1958 PRUZHANY YZKOR BOOK

Chapter 22

 

SOCIAL MOVEMENTS IN PRUZENE

 

By G. Urinsky

 

(Zionism and Socialism)

 

We do not have very precise data about intellectual movements in our city. Memoirs of the first illuminists were not conserved. There were few subscribers to the periodicals, such as Ha'maguid, Ha'shachar and later Ha'meilitz and Ha'tzifa. Some Jews read Russian-Jewish magazines and newspapers in Russian. In the literature of years 1860 and 1870 of the last century, two writers, NICOLAI PRUZHANKSY and SEMION IZAKOVITCH RAPAPORT(1), were highlighted in Pruzhany. In those times some families in Pruzhany gave their children a European education.

 

First Zionist movements

 

The Chibad Zion (lovers of Zion)2 movement, that attracted an important number of youth, had an important influence in the city. The organization Chovevei Zion (sympathetic with Zion) was founded in the 1880ís of last century. Within the Chovevei Zion group it was designated as a representative to the Odessa Committee. An annual fee3 was assessed on the members.On the eve of Yom Kippur moneyboxes were placed in Batei Midrashim (religious studies houses) and money was collected for settling in Eretz Israel. From time to time they met in Assemblies. The group of Chovevei Zion had antagonistic encounters with older generation.It was the religious who faced the youths who wanted to accelerate redemption. For this reason, in the first stage they met in secret in Mount Samuha, on the road toward Subitsh (this mountain was cut in during the 1890s), or in the intimacy of the house of some of the members.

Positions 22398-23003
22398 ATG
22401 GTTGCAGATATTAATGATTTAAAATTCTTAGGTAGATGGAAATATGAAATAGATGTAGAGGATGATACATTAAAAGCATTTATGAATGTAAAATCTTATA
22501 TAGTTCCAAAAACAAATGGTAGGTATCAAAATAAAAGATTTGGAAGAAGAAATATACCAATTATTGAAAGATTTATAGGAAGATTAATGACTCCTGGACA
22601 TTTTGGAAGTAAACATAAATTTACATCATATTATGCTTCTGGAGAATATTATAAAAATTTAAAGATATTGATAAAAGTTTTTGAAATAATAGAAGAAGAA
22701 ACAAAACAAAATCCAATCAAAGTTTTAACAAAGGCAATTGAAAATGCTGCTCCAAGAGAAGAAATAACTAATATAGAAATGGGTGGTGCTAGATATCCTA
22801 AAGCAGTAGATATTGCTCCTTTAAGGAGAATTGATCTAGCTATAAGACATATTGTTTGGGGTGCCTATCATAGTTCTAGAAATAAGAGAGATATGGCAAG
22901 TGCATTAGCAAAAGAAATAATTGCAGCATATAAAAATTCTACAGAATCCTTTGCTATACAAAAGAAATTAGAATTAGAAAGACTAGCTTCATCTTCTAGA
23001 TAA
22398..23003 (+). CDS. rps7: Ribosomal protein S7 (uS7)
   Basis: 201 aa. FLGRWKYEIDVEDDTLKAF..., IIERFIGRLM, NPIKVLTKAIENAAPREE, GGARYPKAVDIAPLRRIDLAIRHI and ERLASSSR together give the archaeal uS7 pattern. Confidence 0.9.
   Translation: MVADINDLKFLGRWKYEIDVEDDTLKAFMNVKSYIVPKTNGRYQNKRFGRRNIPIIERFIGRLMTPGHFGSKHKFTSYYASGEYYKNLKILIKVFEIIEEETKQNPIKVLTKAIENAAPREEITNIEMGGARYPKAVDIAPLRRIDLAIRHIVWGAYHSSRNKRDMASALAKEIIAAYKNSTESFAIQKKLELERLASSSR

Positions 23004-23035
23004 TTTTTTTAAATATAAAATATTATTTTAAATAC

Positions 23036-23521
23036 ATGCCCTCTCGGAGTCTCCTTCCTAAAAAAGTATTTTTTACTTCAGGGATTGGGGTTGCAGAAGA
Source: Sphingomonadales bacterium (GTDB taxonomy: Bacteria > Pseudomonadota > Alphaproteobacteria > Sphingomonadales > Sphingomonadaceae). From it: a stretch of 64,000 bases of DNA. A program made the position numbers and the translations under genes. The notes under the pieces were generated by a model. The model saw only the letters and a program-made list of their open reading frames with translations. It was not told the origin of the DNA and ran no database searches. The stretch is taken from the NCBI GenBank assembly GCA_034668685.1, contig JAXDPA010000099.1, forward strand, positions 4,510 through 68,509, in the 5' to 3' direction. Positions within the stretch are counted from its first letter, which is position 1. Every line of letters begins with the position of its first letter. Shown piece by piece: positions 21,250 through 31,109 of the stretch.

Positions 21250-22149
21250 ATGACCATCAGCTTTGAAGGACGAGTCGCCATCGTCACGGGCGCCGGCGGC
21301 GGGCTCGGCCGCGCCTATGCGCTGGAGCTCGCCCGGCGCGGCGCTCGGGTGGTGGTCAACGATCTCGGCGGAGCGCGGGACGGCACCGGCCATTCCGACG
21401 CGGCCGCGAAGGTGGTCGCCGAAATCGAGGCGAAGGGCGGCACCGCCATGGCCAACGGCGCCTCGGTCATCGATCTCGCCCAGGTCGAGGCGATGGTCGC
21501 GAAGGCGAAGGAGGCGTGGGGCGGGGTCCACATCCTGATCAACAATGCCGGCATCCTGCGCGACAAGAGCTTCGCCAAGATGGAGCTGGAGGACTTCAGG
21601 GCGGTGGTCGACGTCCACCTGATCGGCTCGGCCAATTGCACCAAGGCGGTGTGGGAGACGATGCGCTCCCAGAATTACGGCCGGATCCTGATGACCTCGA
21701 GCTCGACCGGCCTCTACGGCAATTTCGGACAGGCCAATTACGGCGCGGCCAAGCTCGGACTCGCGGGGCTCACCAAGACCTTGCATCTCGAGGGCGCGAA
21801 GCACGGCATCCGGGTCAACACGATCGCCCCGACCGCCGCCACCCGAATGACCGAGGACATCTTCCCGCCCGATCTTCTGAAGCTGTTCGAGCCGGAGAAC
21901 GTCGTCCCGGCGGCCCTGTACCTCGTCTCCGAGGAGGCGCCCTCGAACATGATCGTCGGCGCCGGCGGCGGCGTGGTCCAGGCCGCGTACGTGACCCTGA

With the coming of Hertzl's Zionist politics, the movement began to enlarge its influence, since it attracted young middle class people, intellectuals and workers who read Zionist magazines and booklets in Yddish. They also read YUD and Jewish Popular Pages.Zionist intellectuals of other places arrived, settled in our city, and became leaders of the movement. They distributed Shekalim (TN: name of Israel currency now) and they sold certificates of the Colonial Jewish Bank.

 

The movement began to disclose to the general public the Zionist thought, and for this purpose every Saturday they organized allusive readings. They read Gretz in Yddish, and they held conferences on Jewish history. They did not have many opponents except among the older generation, the religious extremists, and the political Zionists (see later). They attracted the young and middle-aged generations and a small percentage of workers (Zionist organized, that amounted to about twenty).They were under the romantic influence of Herzl's Zionism, and believed convincingly in near future of redemption. Zionist speakers, professional spreaders, and middle class Jews that were Zionist began to arrive to Pruzhany.††